and communicate the emancipatory truth of art.” Marcuse is convinced that overtly bourgeois art,because it is art,retains a critical dimension, and should, itself, be regarded as a source of sociopolitical opposition to domination. Marcuse maintains in fact that the art of the bourgeois period indelibly displays an antibourgeois character, and in this manner he rejects the orthodox Marxist emphasis on the class character of art.
In his latter period, Marcuse also criticized the “living-art” and “anti-art” tendencies that he associates with the politically progressive art of the leftist-oriented “cultural revolution,”’ as representing a “desublimation of culture” and an “undoing” of
the aesthetic form; an explicit detour that turned away from the immediacy of sensuousness and militance characteristic
of his own middle-period aesthetic. There may well be abstract justification for Marcuse’s position In his last book, The Aesthetic Dimension. Here Marcuse opposes Marxist aesthetics and argues for the permanent value of art. Marcuse has returned to his earliest ideas: There is a dualism between art and society; art is permanently incompatible with life. Art is inherently alienated and rebels against the established reality principle .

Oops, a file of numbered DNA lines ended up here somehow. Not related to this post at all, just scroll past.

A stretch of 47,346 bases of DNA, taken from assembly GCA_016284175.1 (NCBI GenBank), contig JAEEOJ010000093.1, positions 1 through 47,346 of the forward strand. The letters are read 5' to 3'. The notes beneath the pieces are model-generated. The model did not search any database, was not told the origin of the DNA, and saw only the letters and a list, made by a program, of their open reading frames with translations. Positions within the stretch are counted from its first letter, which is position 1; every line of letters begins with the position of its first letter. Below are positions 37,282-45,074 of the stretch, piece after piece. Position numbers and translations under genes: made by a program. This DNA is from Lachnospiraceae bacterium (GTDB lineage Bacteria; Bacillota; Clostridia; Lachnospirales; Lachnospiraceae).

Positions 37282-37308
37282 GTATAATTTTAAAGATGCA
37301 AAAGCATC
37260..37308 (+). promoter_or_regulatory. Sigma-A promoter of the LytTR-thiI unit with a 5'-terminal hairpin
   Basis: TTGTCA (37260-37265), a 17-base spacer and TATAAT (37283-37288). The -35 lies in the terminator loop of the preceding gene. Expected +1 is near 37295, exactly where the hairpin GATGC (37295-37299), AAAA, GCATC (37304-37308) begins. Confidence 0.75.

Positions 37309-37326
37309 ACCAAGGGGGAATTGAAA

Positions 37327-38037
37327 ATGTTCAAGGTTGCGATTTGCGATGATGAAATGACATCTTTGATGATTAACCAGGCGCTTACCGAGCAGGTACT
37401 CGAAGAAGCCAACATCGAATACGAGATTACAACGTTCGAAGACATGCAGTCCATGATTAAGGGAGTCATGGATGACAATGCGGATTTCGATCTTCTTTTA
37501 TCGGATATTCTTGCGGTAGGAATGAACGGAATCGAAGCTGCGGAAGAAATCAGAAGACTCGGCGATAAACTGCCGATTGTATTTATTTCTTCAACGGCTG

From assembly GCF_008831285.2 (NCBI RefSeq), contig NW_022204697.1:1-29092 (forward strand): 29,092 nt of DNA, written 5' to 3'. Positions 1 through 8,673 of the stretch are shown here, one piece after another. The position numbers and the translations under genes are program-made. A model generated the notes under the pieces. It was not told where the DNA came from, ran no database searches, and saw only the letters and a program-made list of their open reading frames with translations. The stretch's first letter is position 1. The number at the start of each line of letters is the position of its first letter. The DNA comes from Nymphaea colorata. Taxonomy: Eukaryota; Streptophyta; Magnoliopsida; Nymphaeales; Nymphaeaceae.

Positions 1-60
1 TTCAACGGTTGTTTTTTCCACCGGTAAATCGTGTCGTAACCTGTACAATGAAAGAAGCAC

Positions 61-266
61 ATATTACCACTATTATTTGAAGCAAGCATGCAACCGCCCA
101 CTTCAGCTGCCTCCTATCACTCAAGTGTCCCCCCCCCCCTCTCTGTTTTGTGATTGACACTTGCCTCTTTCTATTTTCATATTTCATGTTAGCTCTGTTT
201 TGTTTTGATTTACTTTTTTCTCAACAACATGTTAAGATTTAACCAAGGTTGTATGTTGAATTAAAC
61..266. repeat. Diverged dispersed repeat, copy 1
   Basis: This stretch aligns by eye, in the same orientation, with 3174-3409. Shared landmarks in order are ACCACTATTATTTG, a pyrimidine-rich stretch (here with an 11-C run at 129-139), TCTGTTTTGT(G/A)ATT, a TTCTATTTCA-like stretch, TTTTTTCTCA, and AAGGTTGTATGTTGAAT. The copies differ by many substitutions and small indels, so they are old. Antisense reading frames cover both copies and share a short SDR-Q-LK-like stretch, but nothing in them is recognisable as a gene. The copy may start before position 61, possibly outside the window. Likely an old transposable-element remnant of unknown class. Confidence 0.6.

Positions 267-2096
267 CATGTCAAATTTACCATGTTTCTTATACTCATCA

Marcuse’s conception of education was also affected. Marcuse argued for the universality and permanence of the classics. Aesthetic “stylization reveals the universal in the particular social situation.” The historical content of an artwork becomes dated, but the universality of the forces represented transcends the particular history . While it is clear that the aesthetic ontology supporting Marcuse’s judgments could be seen as questionable, it is not immediately evident that his aesthetic principle is wrong.
Since Marcuse’s death, in the culture at large and in the specialized world of cultural criticism, cultural and social assumptions have altered so drastically that we are now aware of the vast discrepancy between our assumptions today and those current in former times and even when Marcuse wrote in the 1970s. A sophisticated analysis of what is permanent and what is dated in works of art is needed,even imperative, but Marcuse did not provide it. It is a sensitive issue, and it is unlikely that this monumental task could be undertaken without extreme acrimony and divisiveness.
The hell of the situation, Marcuse maintained, is that the ostensibly permissive but actually fundamentally repressive society so smothers dissent that alternative visions of social order are hidden from us, or cannot even be conceived by imaginations distorted and damaged by a lifetime of hidden repression: